Chemical vapor deposition (CVD) was used[12, 13] to synthesize large area graphene thin films (see Experimental and Supporting Information, Section 1 and 2). The CVD deposited graphene is highly crystalline, continuous, and could be readily lifted off and transferred to an optical fiber pigtail end (Figure 2a, b). The thickness of the graphene film could be controlled by the growth time. Electron diffraction pattern (Section 3 in Supporting Information) of the CVD graphene reveals that its stacking geometry is different from the hexagonal AB (Bernal) stacking in graphite, resulting in an effective decoupling of adjacent layers because of misoriented stacking. Theoretical simulations have demonstrated that[14-18] such stacking disorder helps to preserve the electronic structure of single layer graphene in multilayers.
Raman spectroscopy was combined with optical contrast spectroscopy[19, 20] to identify the thickness of graphene layers covered on the fiber core area (Figure 2c-g). (see Supporting Information, Section 4). This allows us to unambiguously relate the saturable absorption strength of the graphene with the thickness of the graphene film transferred onto the optical fiber. Figure 2c shows the Raman spectra of graphene with different number of layers. The prominent G band at 1584 cm-1 and 2D band at 2689 cm-1 are clearly resolved. The relatively weak D band at 1344 cm-1 indicates a low density of defects and high crystallinity of the CVD grown graphene. As discussed, the misoriented layers in our graphene are different from AB stacked graphite and each layer maintains the integrity of single layer graphene. For example, a five-layered graphene has narrow and symmetric 2D band with width of 28.8 cm-1 (inset of Figure 2c), comparable to monolayer graphene.[21] We even observed G band resonance on some of the graphene films whose signal is tens of times stronger than those without resonance. It means that the Raman intensity from these graphene films are not directly and simply correlated to the thickness of graphene films. Therefore, we use optical contrast to identify the graphene film thickness as the elastic scattering is not or less affected by the electronic structure of graphene or few layers graphene.
As the basic component materials of fiber core and quartz are very similar (SiO2), we use the Raman and contrast spectra from graphene on quartz substrate as references. The contrast between graphene layers and the quartz substrate, which makes graphene visible, was generated from a reflection spectrum using a normal white light source. The contrast spectra C(λ) are defined using the following equation,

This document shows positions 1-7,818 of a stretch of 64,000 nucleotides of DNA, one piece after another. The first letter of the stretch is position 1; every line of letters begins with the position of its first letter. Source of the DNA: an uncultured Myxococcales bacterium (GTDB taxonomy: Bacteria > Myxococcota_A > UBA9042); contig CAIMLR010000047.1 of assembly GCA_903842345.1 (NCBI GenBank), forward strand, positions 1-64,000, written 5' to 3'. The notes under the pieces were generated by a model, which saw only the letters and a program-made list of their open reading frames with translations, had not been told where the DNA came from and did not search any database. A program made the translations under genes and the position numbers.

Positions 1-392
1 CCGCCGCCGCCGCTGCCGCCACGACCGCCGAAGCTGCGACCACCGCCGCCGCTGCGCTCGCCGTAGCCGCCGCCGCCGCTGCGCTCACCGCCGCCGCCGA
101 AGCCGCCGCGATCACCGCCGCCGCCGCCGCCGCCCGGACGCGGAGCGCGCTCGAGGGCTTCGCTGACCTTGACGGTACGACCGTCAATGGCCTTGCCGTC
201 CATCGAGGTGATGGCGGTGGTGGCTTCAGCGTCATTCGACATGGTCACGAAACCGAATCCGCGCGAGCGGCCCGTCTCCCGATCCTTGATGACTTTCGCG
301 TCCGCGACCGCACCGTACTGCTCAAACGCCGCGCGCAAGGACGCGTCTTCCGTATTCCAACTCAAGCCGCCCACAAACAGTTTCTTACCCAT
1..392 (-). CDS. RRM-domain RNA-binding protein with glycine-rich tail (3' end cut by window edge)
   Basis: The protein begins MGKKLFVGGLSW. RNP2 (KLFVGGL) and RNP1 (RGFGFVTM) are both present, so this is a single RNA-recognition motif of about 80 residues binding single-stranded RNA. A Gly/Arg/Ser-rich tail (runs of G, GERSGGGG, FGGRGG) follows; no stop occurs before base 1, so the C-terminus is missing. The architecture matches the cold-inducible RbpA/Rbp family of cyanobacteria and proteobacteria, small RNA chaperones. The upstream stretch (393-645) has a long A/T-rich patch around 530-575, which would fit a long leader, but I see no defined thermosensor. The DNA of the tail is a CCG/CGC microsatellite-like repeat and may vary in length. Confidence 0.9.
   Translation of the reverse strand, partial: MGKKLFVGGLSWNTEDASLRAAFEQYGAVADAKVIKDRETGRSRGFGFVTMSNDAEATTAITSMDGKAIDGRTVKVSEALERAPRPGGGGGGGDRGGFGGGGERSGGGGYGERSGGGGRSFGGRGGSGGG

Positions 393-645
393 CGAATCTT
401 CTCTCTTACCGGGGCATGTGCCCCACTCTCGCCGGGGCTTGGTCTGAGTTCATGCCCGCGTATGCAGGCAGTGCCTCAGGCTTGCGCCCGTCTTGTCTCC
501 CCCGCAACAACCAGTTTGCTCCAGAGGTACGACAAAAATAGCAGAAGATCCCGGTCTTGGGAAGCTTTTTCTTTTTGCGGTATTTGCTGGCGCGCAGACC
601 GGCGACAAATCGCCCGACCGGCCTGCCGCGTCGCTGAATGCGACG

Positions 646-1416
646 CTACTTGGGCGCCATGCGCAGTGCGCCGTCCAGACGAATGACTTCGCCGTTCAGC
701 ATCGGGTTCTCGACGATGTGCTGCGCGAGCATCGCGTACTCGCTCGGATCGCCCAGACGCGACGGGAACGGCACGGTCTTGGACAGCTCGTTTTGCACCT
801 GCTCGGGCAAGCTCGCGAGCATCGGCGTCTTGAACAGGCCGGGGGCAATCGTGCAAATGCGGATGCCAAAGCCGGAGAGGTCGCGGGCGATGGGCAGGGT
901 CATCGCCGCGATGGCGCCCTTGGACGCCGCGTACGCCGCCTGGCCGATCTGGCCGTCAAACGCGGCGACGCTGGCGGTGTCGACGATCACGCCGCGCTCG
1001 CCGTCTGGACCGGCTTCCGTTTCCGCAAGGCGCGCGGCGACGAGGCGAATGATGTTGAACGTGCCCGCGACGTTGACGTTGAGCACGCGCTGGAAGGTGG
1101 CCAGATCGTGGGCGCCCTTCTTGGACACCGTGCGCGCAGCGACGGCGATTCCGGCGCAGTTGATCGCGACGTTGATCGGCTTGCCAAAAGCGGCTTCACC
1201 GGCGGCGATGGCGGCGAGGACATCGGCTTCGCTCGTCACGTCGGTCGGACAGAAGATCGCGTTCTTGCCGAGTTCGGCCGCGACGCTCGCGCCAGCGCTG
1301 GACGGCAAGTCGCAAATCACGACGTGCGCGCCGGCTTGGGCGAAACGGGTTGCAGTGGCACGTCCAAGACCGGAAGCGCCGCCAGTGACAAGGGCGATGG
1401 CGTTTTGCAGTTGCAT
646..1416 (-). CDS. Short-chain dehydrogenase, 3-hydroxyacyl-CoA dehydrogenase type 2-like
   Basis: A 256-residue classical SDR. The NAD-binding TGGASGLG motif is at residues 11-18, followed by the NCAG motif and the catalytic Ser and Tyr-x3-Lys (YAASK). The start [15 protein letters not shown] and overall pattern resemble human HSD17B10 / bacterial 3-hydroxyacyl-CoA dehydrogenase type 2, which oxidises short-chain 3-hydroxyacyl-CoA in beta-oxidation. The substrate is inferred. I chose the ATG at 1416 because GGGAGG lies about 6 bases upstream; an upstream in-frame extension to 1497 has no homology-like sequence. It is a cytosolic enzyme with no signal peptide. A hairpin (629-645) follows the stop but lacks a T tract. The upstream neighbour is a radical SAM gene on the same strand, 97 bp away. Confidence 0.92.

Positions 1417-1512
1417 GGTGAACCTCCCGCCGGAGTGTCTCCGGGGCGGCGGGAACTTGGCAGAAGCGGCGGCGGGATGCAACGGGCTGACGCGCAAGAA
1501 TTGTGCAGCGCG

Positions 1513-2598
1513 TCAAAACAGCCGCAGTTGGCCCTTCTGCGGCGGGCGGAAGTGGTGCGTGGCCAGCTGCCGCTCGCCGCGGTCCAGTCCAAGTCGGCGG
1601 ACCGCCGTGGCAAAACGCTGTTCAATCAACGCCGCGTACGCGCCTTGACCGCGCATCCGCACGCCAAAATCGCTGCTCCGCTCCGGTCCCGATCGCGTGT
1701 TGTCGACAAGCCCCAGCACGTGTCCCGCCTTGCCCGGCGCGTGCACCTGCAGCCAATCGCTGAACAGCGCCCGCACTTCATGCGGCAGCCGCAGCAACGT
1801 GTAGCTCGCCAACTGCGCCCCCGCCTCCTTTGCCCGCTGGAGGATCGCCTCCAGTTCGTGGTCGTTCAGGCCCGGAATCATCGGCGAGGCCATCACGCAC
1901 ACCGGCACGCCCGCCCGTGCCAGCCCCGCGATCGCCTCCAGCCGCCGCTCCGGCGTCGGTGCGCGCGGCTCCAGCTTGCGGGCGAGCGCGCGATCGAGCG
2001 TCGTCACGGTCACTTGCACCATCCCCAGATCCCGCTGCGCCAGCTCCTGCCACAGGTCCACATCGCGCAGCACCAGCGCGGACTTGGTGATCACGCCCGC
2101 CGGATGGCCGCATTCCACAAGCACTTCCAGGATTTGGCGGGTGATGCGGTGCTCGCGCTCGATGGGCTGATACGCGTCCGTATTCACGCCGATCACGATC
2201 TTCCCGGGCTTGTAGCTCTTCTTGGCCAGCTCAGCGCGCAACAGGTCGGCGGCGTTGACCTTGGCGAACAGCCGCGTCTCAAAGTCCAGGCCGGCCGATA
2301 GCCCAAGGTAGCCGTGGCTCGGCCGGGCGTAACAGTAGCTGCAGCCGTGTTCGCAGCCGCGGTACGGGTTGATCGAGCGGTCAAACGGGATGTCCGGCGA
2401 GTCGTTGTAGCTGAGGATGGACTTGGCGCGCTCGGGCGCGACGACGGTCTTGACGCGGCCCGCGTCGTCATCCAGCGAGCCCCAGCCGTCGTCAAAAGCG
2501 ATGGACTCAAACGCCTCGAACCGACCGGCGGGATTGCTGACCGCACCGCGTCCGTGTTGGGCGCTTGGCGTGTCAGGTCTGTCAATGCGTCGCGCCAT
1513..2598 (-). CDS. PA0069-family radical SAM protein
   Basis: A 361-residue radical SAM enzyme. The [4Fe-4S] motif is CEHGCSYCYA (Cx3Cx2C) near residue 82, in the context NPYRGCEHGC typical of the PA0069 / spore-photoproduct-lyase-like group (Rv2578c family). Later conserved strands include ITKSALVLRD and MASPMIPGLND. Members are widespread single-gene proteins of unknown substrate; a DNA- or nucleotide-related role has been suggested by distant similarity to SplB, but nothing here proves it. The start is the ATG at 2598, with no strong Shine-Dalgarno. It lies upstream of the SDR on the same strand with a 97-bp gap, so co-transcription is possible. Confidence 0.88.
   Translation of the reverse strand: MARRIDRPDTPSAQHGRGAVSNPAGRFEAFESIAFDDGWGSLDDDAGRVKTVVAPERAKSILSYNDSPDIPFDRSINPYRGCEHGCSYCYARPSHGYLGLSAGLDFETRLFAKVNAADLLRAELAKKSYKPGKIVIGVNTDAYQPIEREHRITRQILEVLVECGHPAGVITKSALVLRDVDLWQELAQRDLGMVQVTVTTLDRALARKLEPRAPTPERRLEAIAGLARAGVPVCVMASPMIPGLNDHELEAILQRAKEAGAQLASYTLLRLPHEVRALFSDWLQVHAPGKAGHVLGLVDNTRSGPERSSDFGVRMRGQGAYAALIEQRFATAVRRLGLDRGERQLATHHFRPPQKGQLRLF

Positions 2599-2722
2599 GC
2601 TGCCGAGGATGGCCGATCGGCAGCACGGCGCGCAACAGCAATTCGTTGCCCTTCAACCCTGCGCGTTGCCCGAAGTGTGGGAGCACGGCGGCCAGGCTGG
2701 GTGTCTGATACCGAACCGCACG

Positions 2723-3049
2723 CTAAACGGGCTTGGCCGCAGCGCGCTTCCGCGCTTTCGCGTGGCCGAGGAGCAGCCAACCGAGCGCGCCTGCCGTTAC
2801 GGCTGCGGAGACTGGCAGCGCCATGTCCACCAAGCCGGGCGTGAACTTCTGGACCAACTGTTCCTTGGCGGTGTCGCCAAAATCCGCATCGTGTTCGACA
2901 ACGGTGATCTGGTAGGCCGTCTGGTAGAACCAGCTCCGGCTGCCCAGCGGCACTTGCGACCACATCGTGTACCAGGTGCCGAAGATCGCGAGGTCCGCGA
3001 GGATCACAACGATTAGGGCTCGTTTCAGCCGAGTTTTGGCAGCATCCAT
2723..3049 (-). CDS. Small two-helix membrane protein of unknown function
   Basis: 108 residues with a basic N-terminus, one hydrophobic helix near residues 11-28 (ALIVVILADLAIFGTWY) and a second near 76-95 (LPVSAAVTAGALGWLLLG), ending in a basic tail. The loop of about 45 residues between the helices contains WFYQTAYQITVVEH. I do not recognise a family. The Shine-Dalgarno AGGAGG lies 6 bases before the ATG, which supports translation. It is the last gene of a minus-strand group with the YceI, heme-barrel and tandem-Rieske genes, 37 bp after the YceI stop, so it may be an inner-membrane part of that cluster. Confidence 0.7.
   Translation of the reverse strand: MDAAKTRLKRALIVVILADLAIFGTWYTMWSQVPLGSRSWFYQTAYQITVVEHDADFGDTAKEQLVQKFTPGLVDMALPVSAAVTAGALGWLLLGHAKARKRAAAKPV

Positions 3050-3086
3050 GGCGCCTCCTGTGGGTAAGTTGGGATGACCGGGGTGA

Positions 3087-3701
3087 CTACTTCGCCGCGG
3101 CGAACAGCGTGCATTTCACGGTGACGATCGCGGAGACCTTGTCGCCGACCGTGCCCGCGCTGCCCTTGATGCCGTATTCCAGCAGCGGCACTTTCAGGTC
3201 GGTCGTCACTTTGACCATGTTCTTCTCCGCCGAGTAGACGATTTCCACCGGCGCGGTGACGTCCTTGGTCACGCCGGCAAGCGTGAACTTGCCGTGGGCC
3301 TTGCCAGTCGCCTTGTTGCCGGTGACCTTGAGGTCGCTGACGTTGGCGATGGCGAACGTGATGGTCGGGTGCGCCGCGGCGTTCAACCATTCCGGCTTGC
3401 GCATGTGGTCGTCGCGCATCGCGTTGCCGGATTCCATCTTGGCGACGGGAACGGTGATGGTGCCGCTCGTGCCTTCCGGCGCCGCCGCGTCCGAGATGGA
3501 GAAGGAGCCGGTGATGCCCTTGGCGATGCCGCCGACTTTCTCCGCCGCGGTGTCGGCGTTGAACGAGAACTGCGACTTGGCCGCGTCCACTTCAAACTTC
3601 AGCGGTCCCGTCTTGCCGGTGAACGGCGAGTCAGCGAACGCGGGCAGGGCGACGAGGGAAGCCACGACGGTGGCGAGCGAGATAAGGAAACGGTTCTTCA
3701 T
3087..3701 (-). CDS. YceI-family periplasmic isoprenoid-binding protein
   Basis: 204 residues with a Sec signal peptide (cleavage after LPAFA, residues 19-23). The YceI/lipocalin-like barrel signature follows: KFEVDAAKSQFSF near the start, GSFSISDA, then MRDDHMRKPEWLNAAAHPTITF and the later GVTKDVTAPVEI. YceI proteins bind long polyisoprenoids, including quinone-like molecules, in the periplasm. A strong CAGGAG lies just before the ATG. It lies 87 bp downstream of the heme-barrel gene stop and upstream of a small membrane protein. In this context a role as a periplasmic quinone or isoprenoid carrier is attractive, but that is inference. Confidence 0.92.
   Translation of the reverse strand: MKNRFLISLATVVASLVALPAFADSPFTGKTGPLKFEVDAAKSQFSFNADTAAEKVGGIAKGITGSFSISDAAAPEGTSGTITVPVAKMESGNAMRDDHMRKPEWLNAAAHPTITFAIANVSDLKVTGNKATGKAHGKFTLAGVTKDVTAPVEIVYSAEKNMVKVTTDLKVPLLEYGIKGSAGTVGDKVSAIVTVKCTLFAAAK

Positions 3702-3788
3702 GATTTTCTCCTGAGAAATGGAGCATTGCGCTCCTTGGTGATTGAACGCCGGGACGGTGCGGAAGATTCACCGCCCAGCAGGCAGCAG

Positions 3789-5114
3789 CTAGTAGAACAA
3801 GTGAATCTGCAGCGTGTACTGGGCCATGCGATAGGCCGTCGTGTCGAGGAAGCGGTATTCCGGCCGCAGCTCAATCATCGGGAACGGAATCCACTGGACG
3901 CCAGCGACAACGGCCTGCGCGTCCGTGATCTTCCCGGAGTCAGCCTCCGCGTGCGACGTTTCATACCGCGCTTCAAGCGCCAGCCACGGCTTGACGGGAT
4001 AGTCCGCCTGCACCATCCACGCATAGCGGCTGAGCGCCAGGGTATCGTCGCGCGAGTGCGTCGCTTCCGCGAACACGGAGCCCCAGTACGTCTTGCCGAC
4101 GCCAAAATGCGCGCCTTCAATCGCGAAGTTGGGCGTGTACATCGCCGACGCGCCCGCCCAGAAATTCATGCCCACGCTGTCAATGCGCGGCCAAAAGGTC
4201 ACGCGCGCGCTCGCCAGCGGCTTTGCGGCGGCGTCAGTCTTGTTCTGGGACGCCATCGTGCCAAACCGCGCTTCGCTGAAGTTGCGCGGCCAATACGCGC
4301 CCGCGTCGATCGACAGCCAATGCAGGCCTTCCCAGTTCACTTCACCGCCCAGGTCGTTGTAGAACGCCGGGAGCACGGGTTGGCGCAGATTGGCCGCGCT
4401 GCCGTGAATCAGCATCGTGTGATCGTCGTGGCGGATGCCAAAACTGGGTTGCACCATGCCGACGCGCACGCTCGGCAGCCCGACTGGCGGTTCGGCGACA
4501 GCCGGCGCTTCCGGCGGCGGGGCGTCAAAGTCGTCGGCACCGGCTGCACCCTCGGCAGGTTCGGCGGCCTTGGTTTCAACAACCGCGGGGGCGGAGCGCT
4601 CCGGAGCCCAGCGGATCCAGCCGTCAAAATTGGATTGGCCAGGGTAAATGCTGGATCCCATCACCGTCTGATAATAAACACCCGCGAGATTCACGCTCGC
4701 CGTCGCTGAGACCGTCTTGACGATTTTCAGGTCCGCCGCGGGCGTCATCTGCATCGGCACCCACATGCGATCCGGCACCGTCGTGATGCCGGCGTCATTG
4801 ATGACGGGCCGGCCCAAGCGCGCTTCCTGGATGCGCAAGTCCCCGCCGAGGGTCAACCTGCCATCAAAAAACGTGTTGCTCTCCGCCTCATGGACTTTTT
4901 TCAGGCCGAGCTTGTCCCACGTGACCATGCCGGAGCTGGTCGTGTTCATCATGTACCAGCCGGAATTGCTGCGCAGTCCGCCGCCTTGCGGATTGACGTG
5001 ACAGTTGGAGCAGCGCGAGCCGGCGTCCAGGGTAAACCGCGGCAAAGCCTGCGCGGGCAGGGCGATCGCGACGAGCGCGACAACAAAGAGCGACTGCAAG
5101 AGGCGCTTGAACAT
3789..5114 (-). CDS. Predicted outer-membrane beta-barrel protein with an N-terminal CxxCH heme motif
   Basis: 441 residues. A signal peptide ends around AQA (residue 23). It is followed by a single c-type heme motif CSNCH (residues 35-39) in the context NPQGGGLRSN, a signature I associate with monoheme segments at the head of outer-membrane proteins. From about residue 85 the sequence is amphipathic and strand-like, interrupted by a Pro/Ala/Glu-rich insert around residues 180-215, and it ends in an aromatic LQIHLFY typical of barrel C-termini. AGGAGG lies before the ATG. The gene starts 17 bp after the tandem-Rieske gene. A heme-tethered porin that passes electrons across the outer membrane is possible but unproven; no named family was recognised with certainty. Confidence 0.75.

where R0(λ) is the reflection spectrum from substrate, and R(λ) is the reflection spectrum from graphene sheets.[19, 20] The contrast values of graphene sheets on quartz substrate are found to be around M × (-0.068) for Mth (M = 1, 2, 3,…) layers graphene on quartz substrate. Figure 2d shows the contrast spectra of graphene with different number of graphene layers. With this technique, the thickness of an unknown graphene sheet can be determined directly by comparing the contrast value with these standard values. Figure 2g shows a representative optical contrast image with 2~4 layers graphene coated on the core of a fiber. Due to inhomogeneous coverage within the fibre core, the number of layers are specified within +/-1.

2.2. Nonlinear Optical Properties
The optical nonlinearities are directly related to photocarrier density. A simple two-level saturable absorber model[22, 23] widely used for two dimensional quantum wells was adapted to describe the nonlinear saturable absorption in graphene with approximate form
where α*(N) is the absorption coefficient, and α*S and α*NS is the saturable and nonsaturable absorption components. N is the photoinduced electron-hole density, and Ns, the saturation density, is the value of N for which the absorption falls to one-half of its initial value. The photocarrier density described by the rate equation (see Equation (7) in Section 5 of Supporting Information) can be simplified by introducing intensity (I) of continuous wave (CW) or long-pulse excitation